NCAC has written to leaders at Zoom, Facebook and YouTube to express deep concern with the companies’ recent censorship of an academic panel featuring Leila Khaled, a member of the Popular Front for the Liberation of Palestine, at San Francisco State University. While these platforms claim to support free speech, their disregard for academic freedom demonstrates a disturbing willingness to censor educational content at a time when academic institutions are heavily reliant on virtual learning.
If support for free speech means anything, it means allowing unpopular people to speak, unless it is clear that their speech is unprotected. This incident draws into question the ability of academic institutions to rely on Zoom, Google and Facebook platforms for educational purposes.
Earlier this summer, San Francisco State’s Arab and Muslim Ethnicities and Diasporas Studies program announced that it would host an online roundtable entitled, “Whose Narratives? Gender, Justice and Resistance.” Leila Khaled was invited to participate. Khaled is a member of the Popular Front for the Liberation of Palestine (PFLP), which is designated as a Foreign Terrorist Organization by the United States Department of State, as well as by Japan, Canada, Australia, and the European Union. In 1969 and 1970, Khaled participated in two airline hijackings. After the second, she was taken into custody, but was later released in an exchange for the release of hostages in a subsequent hijacking.
Despite pressure to cancel the event, San Francisco State President Lynn Mahoney refused, stating that although she condemns both terrorism and hateful ideology, the commitment of public universities to academic freedom, to freedom of expression and to freedom of inquiry prevented her from cancelling the discussion.
The seminar was scheduled to be hosted on Zoom. Bowing to external pressure, Zoom refused to host the discussion. Roundtable organizers attempted to move the event to Facebook and to YouTube. Both companies tout their dedication to freedom of expression. Both companies censored the live feed of the event.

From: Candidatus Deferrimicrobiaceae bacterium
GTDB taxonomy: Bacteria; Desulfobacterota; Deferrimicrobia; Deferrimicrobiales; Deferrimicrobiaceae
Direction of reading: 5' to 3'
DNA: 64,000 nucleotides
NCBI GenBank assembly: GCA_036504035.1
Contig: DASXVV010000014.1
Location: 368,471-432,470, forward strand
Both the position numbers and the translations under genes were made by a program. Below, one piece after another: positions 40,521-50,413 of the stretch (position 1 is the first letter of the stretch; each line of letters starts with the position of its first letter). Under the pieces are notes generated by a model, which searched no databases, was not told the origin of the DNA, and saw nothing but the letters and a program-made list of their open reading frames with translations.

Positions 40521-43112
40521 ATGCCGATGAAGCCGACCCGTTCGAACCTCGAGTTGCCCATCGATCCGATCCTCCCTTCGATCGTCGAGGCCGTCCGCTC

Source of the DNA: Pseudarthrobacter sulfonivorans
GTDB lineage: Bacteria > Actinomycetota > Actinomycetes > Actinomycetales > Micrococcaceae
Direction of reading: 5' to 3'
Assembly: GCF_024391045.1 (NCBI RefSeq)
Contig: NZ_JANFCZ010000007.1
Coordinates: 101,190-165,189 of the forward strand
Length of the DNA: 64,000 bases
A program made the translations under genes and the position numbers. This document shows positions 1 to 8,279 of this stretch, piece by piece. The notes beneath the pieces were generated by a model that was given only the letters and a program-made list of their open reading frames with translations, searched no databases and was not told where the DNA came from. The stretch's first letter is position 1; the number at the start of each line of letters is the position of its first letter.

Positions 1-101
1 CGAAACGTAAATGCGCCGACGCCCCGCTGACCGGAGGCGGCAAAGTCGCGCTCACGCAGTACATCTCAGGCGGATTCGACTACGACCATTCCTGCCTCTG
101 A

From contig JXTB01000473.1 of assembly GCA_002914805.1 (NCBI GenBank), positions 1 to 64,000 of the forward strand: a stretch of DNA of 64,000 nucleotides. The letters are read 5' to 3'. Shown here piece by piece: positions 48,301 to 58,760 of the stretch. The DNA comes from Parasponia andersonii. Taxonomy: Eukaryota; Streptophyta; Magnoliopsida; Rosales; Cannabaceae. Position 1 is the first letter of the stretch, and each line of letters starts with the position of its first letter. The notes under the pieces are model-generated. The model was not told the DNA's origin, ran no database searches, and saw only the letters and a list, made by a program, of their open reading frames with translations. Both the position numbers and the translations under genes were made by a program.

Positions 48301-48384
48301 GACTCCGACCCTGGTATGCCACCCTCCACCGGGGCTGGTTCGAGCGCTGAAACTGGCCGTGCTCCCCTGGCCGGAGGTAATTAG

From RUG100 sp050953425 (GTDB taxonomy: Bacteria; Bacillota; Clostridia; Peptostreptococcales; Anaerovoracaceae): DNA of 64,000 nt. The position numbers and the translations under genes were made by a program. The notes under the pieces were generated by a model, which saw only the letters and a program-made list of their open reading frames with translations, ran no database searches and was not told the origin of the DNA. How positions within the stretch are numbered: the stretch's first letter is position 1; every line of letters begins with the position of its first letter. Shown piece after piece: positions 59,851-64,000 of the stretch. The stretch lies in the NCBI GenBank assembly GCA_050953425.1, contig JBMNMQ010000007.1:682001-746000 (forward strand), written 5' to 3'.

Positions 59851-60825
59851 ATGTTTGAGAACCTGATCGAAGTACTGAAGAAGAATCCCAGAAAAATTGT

Perhaps Zoom, YouTube and Facebook censored the San Francisco State event because they disagreed with the political views of the speakers. Or perhaps because they feared that hosting the event would constitute “material support of terrorism” under the Violent Crime Control and Law Enforcement Act of 1994, despite their robust legal teams’ almost certain knowledge that there is no legal precedent for such a claim, and that any such claim would be unlikely to survive a First Amendment challenge. No court has ever ruled that merely allowing a member of a terrorist group to speak at an academic forum constitutes support of terrorism. Either way, the companies’ decisions undermine their purported support for free expression and raise serious questions about the utility of the platforms for academic purposes.
An American company that truly supports the free and open exchange of thoughts and ideas would not have silenced the San Francisco State panel. Knowing that no precedent exists for punishing an academic forum for allowing a member of a terrorist group to speak, such a company would have hosted the panel and dared the government to come after it. Such a company certainly would not have “played it safe” by canceling the session.
NCAC and its co-signors strongly urge Zoom, Facebook and YouTube to reaffirm their commitments to free expression and ensure that their platforms do not impede the free and open exchange of ideas and information.
American Association of University Professors
Association of University Presses
Defending Rights & Dissent
DKT Liberty Project
Electronic Frontier Foundation
Partnership for Civil Justice Fund
Project Censored and the Media Freedom Foundation
Woodhull Freedom Foundation
Read the full letter to Zoom, Facebook and YouTube below. Click here for a full screen view:
Image of Leila Khaled via Wikimedia Commons / Sebastian Baryli from Vienna, Austria. / CC BY https://creativecommons.org/licenses/by/2.0